Key time-lapse studies into glacier dynamics

Camera sites 8a and 8b at Kronebreen, Svalbard (May 2015)

Two of our stereo time-lapse cameras (cameras 8a and 8b) at Kronebreen glacier (Svalbard), which were installed as part of the CRIOS (Calving Rates and Impact On Sea level) project. These cameras were focused on the front of the calving front to look at surface velocities at the glacier terminus in comparison to calving rate (May 2015)

I have been nearing the end of writing the first chapter of my thesis which is an overview of photogrammetry techniques in glaciology with particular focus of time-lapse photogrammetry. Whilst writing this chapter, I have had to review all previous studies which use time-lapse photography. I found that still a large proportion of studies are developing photogrammetry techniques, and there are only a few studies which actually use the techniques to answer the big questions in glaciology. I thought I would share a list of the key papers that use time-lapse photogrammetry to examine different aspects of glacier dynamics… (if there are studies you think I have missed off this list then please contact me, I’m always looking out for more!)

  1. Dietrich et al. (2007): Examined links between vertical displacement and tidal levels at Jabobshavn Isbræ (Greenland) to determine how much of the glacier tongue was free-floating.
  2. Ahn and Box (2010): Captured daily images of several glaciers in Greenland (Rink Isbræ, Store Gletscher, Umiamako, Jakobshavn Isbræ) to examine links between surface velocity and calving rate. Concluded that velocity speed-ups were caused by large calving events e.g. calving event at Umiamako caused speed-up (17% acceleration) over the subsequent six days.
  3. Kristensen and Benn (2012): Captured daily images during the 2003-05 surge of Skobreen-Paulabreen. Observed intensely crevassed ice at the front and lateral margins during the surge, but little crevassing behind the front. Concluded that the surge was almost entirely driven via basal motion (sliding/deformation), facilitated by trapped pressurised water at the bed.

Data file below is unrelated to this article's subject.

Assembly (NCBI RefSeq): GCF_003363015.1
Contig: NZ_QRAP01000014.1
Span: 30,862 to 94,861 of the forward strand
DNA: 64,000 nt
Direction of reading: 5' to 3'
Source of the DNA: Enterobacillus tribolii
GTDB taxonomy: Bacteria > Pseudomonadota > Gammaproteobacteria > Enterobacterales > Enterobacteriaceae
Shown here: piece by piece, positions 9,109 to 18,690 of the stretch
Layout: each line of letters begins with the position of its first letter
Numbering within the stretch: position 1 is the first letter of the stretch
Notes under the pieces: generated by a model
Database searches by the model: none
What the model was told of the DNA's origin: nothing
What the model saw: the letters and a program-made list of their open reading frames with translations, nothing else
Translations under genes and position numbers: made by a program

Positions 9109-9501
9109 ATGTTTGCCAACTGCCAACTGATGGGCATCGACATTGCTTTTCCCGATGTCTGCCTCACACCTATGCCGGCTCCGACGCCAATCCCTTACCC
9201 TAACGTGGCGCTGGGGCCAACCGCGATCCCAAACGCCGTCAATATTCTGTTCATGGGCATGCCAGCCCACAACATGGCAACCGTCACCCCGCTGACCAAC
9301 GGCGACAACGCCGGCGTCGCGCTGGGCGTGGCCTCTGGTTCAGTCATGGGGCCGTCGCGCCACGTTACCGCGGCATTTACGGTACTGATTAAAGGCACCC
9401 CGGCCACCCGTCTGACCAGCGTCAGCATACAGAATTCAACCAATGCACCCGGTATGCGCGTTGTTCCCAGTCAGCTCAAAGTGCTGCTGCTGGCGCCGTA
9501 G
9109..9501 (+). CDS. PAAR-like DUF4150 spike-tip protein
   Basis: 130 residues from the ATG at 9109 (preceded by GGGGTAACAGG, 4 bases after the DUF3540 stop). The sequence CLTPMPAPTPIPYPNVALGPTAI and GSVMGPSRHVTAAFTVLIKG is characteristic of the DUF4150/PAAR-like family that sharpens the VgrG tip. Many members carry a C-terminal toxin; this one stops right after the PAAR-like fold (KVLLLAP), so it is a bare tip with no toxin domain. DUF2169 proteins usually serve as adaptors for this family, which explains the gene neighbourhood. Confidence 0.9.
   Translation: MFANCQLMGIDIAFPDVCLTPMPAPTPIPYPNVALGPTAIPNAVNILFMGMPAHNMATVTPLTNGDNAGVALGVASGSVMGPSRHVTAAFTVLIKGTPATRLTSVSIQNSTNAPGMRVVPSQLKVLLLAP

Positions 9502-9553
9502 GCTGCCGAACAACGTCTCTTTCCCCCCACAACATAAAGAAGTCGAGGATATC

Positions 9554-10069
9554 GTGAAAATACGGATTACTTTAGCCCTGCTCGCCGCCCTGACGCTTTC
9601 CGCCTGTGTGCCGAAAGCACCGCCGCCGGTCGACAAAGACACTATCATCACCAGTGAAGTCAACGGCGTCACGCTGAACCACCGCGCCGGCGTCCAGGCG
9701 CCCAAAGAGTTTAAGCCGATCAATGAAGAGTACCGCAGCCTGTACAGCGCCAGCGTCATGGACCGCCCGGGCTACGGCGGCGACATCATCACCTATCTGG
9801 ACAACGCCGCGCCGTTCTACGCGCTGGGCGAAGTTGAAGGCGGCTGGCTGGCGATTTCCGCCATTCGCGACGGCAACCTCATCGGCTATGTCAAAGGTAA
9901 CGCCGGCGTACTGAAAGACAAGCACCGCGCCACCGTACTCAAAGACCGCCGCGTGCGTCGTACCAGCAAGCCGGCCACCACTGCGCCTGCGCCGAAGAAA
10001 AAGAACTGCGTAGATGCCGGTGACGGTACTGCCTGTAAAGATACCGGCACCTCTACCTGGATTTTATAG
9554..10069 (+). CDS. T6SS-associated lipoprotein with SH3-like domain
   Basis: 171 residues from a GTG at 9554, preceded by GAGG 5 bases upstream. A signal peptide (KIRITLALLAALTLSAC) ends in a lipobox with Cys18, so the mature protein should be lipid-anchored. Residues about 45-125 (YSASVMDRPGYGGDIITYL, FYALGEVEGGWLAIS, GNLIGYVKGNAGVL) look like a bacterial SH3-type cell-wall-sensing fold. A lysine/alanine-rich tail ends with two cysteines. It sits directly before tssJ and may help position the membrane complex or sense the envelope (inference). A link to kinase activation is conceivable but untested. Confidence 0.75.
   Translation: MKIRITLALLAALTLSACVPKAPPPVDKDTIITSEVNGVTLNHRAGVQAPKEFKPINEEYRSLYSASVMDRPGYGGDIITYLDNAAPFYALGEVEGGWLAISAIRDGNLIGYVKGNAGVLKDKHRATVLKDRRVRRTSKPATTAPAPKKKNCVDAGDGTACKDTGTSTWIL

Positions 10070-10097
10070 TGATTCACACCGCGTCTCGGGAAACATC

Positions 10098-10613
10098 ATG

4. Danielson and Sharp (2013): Monitored water levels in supraglacial lakes on Belcher Glacier (Canada) using hourly time-lapse images. Linked drainage events in these lakes to four glacier acceleration events (determined using GPS). The time-lapse imagery was also used to determine lake drainage typology, classed by the lake constraints (crevasse or surface topography), connection to the basal hydrology system and the speed of lake drainage.
  5. Rosenau et al. (2013): Determined changes in the grounding line of Jakobshavn Isbræ (Greenland) over time, using vertical displacements (measured from time-lapse images acquired in 2004, 2007 and 2010) as a measure of flexure. They also examined the position of previous pinning points of the glacier front.
  6. James et al. (2014): This was the first study to use a high-frequency time-lapse sequence (one image every 10 secs) to observe a large calving event at Helheim glacier (Greenland) (see time-lapse video here). Vertical displacements at the glacier front showed that the rotation calving event was caused by differences in the fjord bed topography which promoted uplift at the north side of the glacier margin and a depression at the south part of the margin, creating an unbalanced buoyancy equilibrium.

From all of this, I have found that the future of terrestrial time-lapse photogrammetry is trending towards its valuable ability to examine different aspects of the glacier system simultaneously – glacier velocity, fjord dynamics, surface lake drainage, calving dynamics… and others. These can be studied using different image capture frequencies and over different lengths of time, and I think we will begin to see much more high-frequency time-lapse sequences based on the useful information gained from them so far.

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